Tuesday, July 20, 2010

Still at Tournoux

Our last rest day we walked around Briancon some then went to Italy for dinner. The first town we came to was called Oulx but it sounded too French so we kept driving. We got to Barronechia and that sounded Italian enough so we stopped for dinner. We walked around looking for a place to eat. No one would serve food until 7:00. No one. We checked many places and all would not serve food. You could get a drink but no food. Hmmm. I find this very interesting. We were not the only people looking to eat at 6:00. We saw quite a few folks searching around for some food yet unable to attain any. What are we Mogwai's? Do you think something terrible will happen if we eat before 7:00? So I had this brilliant idea to make millions of dollars. Move to Italy and open a restaurant that serves food all day. Right around 5:00 you'd be making bank. Entrepreneur....that sounds French. Maybe you guys should hop the border and open a restaurant.

The pizza was pretty good but it is finally confirmed. The best pizza in the world is in Fayetteville WV. They didn't even have Pork and Pepper on the menu!

We've kind of settled in at Tournoux. We made a camp just across from the cliff. It's about a ten minute hike in so we leave our tent there and our climbing gear up at the cliff. We came into town today to get groceries and then we'll haul in some more food. There is a fountain to get water just a short hike away.

Elissa sent her 7c project the other day and is now working on a sweet 13a. I sent a nice 8a and was able to pose down for this sweet picture. I was feeling pretty good so I hung my draws on an 8b+ and spent a good bit of time working it. I lost a lot of skin and a lot of power. I did all the moves and knew it would go down eventually but I'm just not strong enough to do it quickly on a short trip. I stripped my draws and hung em on another 8a+ called Loups Hurlant that is a bit harder than the other 8a+ I did. I'm worked though from all the dogging and am afraid that I may have dug myself into a hole in terms of being tired. We'll see tomorrow.
Colley will fire her project for sure.
She remarked that it is a bit manufactured. "This place is like Area 51" she said. We looked in the book to find that it in fact had been equipped by one Jean-Marc Stefenson.

We spent the morning trying to pay a parking ticket. We don't speak French so how were we supposed to know what 'payant' meant? We speak English. Totally unfair.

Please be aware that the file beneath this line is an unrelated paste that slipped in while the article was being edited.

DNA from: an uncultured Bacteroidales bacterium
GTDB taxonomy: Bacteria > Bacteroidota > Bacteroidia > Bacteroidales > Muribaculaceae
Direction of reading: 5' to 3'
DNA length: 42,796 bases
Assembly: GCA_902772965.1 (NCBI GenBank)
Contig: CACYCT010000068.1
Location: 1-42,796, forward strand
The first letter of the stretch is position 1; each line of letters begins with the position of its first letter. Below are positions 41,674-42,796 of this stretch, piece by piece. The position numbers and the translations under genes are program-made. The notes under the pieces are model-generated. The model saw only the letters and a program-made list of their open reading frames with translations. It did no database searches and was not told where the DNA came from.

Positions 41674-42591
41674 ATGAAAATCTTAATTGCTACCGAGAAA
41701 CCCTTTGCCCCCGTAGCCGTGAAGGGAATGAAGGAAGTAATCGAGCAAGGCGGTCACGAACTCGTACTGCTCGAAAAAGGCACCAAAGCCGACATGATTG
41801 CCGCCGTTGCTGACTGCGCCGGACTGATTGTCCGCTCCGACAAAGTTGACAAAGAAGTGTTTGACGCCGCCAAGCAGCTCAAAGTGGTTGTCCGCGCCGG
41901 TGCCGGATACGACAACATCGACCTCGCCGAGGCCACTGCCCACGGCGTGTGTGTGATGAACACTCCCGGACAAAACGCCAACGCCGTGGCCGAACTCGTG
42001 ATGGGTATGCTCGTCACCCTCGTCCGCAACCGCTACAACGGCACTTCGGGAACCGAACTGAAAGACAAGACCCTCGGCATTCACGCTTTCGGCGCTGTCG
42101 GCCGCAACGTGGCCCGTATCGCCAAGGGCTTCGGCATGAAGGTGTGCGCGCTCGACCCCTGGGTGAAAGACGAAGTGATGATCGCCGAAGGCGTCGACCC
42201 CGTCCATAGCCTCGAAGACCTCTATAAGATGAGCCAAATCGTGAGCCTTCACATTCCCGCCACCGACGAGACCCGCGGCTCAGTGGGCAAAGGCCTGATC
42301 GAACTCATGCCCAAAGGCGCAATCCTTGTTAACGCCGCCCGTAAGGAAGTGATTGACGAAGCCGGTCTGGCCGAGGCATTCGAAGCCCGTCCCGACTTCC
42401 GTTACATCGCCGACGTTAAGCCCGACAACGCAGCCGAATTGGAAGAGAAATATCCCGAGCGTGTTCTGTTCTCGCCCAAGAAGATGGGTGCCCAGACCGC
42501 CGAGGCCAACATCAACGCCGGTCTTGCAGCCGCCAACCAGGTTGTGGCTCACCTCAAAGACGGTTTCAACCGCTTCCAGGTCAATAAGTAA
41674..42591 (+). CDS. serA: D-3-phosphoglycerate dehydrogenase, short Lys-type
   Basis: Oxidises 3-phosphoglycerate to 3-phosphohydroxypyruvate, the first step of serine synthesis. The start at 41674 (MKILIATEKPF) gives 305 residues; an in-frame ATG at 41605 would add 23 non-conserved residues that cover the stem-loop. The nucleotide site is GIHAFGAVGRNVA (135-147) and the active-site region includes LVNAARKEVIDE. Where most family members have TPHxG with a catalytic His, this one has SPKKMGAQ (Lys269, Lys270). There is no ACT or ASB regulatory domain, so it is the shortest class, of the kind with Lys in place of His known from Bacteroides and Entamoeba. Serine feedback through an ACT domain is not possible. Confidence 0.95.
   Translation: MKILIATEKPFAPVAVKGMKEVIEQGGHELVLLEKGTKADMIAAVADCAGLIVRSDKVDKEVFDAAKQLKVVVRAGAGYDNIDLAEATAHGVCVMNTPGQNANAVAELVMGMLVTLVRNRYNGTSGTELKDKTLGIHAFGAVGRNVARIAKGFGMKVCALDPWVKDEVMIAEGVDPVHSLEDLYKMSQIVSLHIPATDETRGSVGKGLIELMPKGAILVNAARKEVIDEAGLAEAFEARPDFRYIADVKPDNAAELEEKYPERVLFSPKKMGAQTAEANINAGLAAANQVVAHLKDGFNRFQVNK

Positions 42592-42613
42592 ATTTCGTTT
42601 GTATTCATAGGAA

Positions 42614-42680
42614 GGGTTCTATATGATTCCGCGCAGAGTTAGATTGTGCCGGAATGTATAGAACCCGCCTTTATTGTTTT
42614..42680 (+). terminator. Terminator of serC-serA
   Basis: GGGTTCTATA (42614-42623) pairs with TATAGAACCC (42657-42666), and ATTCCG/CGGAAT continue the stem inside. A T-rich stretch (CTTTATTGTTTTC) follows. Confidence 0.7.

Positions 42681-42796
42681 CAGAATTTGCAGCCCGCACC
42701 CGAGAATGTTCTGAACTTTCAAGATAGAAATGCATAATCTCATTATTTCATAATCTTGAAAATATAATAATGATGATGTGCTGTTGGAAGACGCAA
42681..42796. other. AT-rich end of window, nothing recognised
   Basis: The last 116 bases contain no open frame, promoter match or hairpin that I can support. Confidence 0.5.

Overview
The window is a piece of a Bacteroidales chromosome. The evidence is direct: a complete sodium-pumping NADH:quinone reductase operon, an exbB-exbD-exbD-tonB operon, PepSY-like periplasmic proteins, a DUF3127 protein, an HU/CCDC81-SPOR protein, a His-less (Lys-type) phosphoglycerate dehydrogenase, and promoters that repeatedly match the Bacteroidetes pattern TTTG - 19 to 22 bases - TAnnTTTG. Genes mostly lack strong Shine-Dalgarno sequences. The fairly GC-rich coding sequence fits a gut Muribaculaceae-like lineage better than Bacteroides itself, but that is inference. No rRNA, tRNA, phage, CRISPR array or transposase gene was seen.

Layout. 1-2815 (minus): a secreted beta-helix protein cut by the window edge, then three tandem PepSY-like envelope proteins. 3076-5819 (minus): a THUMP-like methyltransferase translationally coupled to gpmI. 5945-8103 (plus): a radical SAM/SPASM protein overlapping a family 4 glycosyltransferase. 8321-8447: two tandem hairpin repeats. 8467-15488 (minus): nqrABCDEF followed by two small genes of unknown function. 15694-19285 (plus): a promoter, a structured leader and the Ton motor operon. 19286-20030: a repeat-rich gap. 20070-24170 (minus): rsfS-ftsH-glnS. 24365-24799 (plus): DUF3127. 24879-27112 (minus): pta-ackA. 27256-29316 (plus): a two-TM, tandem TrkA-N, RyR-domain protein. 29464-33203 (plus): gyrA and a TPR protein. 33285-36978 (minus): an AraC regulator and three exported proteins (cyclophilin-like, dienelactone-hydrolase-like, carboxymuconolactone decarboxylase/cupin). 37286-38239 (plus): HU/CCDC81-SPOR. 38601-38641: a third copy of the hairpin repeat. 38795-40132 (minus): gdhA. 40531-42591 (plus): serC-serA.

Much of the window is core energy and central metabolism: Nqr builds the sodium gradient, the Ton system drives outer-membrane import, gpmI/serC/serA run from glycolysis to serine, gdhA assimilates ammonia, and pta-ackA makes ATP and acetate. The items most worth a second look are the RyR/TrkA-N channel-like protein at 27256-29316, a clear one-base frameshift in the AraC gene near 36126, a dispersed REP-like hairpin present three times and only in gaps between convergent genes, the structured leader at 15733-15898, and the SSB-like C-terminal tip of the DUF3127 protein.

Ok so Wag of the Finger is gonna be pretty harsh today: FRENCH PEOPLE

You guys suck. There I said it. There is no sense in sugar-coating it anymore. I had heard the stereotypes of the French. Arrogant, ego-centric, rude, etc. My experience is that no matter where you go in the world people are friendly and kind regardless of the reputation. And further more especially climbers. No matter where climbers are from they are friendly and welcoming. Not the French. Let me try to explain with a few examples:

The car rental: This was our first experience. The French guy tried to rip us off, the Swiss girl was sweet and helpful.

The Swindler: This French guy swindled Elissa for 10 euros. He asked her for 11 euro, she gave him a 20 then was fishing around for a one and he distracted her then said don't worry about it and bam....swindled. I can overlook this, swindlers are everywhere. But he did tell us about this climbing area called Cassis. I asked "Is it good?" He responded, "Huff, (2 second pause), Huff, (2 second pause), Huff....Is it good? He was kind of joking but kind of not.

The aloof and egocentric:

This happens ALL the time. Imagine you are in the grocery store and walk up toward someone that is blocking the aisle while they look at food. In most places that person would politely step forward and let you pass. Not a chance. They stand there. And you stand there waiting, trying to get by. They completely ignore you. Completely. You feel invisible. It is so weird. Elissa one time tried to reach in front of someone to grab a bottle of wine off the shelf. The man put his arm out toward the shelf, blocked her, and kept his arm there until he had made his selection. All this without saying a word or making eye contact.